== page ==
Intraseasonal modulation of synoptic-scale disturbances and tropical cyclone genesis in the Eastern North Pacific

Ewan C. Crosbie, Yolande Serra

Research output: Contribution to journalArticlepeer-review

22 Scopus citations

Abstract

The influence of the Madden-Julian oscillation (MJO) on synoptic-scale waves, important precursors to tropical cyclones and tropical cyclogenesis, is investigated using a regional model of the eastern North Pacific basin. Cyclogenesis frequency is evaluated with respect to the MJO using a combination of the regional model and the archive best-track data. The statistics of the regional model compare well to the data and suggest that the MJO predominantly deters cyclogenesis during the suppressed phase rather than enhances it during the active phase when compared to neutral conditions. Synoptic-scale variability of cloudiness and eddy kinetic energy and analysis of vortex track statistics show a consistent enhancement of wave strength during the active phases of the MJO supported by both barotropic energetics and tropospheric moisture availability. Vertical wind shear, of critical importance to cyclone development, also exhibits strong variability associated with the phase of the MJO but, contrary to synoptic activity and moisture, results in unfavorable conditions for cyclogenesis during the active phase of the MJO in the region. The result is for the MJO to enhance cyclogenesis frequency relative to neutral conditions during the early active phase but otherwise to result in suppressed activity. In addition to the basinwide longitudinal structure, the local MJO exhibits a distinct north-south structure not apparent in the global pattern but in agreement with recent studies of tropical eastern North Pacific subseasonal variability.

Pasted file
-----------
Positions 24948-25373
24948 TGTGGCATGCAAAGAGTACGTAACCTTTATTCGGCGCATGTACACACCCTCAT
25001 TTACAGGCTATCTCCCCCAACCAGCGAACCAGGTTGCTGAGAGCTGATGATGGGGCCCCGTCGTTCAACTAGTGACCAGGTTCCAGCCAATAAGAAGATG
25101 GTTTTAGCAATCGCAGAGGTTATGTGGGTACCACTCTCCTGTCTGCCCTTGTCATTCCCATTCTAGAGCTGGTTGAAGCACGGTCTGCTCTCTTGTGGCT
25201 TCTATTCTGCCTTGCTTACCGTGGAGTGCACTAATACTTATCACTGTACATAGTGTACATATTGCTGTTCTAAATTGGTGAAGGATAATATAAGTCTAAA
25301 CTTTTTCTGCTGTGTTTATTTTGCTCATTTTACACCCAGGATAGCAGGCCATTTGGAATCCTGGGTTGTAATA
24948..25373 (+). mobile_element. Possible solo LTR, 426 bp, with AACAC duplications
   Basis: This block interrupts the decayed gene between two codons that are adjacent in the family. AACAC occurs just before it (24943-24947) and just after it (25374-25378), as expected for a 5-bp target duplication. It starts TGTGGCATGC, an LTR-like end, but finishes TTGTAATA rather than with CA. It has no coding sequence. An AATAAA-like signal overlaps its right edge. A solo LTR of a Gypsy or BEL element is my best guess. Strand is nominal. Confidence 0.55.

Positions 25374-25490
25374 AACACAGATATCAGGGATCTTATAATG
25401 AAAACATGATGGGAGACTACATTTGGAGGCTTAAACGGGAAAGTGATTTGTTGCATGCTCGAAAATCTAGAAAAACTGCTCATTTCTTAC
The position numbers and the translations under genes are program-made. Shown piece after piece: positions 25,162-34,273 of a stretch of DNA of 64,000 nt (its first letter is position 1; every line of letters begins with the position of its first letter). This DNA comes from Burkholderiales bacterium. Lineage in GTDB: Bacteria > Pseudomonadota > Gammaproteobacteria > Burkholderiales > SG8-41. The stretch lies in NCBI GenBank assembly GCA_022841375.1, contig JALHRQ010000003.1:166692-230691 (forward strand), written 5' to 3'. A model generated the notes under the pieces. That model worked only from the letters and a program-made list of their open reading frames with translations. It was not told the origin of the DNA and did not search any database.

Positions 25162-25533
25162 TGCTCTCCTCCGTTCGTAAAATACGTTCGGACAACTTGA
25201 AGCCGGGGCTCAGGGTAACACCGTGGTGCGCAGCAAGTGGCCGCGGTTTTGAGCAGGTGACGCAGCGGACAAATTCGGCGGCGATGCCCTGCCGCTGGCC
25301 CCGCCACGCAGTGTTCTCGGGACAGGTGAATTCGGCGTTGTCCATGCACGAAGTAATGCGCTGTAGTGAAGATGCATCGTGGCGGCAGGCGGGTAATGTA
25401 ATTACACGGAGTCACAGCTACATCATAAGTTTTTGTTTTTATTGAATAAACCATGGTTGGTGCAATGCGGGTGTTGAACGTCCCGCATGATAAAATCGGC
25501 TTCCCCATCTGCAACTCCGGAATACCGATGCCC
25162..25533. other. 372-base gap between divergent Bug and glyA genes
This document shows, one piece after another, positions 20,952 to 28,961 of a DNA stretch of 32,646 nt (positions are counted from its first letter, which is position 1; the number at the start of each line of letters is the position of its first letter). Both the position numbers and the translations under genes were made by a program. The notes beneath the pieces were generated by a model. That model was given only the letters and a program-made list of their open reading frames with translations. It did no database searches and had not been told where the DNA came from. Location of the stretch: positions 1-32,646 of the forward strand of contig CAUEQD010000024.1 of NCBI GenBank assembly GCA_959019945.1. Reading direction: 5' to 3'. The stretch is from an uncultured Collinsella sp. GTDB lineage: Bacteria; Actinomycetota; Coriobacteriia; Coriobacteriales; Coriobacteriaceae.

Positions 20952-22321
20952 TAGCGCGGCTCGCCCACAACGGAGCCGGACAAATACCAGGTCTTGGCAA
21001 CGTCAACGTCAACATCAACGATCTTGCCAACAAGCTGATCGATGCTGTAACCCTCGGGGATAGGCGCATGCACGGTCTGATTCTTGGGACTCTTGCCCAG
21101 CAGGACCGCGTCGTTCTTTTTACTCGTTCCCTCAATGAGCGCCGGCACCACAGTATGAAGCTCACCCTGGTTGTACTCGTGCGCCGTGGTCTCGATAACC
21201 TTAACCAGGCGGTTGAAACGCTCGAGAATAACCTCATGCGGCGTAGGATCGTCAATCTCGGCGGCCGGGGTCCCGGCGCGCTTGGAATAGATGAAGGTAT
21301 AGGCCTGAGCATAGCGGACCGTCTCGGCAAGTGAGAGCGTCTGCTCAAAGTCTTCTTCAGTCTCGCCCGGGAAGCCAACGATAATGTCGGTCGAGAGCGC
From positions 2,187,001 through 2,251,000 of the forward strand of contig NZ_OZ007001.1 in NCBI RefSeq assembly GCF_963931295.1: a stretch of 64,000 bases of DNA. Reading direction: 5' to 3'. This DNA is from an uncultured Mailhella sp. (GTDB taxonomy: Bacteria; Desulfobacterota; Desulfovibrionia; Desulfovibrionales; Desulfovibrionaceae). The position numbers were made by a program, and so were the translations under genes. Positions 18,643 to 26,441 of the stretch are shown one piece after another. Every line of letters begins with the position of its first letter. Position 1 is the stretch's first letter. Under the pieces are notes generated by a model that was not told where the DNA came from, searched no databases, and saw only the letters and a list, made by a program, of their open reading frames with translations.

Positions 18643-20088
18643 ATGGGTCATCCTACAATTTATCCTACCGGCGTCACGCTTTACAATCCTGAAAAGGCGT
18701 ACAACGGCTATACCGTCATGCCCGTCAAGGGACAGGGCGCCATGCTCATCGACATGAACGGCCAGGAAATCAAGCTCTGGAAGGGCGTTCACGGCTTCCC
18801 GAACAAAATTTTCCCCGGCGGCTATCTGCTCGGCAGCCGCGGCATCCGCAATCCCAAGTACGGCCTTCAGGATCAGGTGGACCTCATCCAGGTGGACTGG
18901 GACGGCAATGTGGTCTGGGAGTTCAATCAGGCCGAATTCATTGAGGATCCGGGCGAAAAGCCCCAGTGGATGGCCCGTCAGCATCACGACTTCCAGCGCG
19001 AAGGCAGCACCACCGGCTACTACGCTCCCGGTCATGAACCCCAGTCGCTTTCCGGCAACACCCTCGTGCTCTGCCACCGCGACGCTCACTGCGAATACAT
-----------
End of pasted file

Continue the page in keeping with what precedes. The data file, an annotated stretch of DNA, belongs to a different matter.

Original languageEnglish (US)
Pages (from-to)5724-5745
Number of pages22
JournalJournal of Climate
Volume27
Issue number15
DOIs
StatePublished - Aug 2014

Keywords

  • Madden-Julian oscillation
  • Regional models
  • Synoptic climatology

ASJC Scopus subject areas

  • Atmospheric Science

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